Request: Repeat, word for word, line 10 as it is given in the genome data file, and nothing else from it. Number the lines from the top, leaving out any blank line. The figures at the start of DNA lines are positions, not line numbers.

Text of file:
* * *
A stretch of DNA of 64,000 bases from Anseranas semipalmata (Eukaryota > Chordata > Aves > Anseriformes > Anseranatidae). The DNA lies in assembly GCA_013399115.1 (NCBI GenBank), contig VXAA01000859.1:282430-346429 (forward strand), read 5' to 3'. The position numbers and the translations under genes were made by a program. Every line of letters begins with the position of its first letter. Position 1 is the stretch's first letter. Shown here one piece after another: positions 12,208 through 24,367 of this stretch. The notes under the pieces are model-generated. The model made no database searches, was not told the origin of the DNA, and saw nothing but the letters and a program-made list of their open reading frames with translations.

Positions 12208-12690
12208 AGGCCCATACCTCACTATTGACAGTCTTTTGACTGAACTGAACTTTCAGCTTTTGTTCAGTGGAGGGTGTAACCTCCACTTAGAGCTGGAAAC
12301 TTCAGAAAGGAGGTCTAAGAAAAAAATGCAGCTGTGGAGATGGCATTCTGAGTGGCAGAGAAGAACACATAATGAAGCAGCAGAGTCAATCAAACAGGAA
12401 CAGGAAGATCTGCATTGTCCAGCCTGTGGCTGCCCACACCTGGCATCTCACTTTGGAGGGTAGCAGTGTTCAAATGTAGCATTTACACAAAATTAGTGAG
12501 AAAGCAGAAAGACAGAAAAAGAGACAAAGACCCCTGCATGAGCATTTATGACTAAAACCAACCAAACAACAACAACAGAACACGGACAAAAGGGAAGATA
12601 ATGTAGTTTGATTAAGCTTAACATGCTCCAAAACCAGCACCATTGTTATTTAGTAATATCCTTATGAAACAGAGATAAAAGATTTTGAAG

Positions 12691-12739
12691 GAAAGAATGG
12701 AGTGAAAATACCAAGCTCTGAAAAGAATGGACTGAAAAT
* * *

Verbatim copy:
12701 AGTGAAAATACCAAGCTCTGAAAAGAATGGACTGAAAAT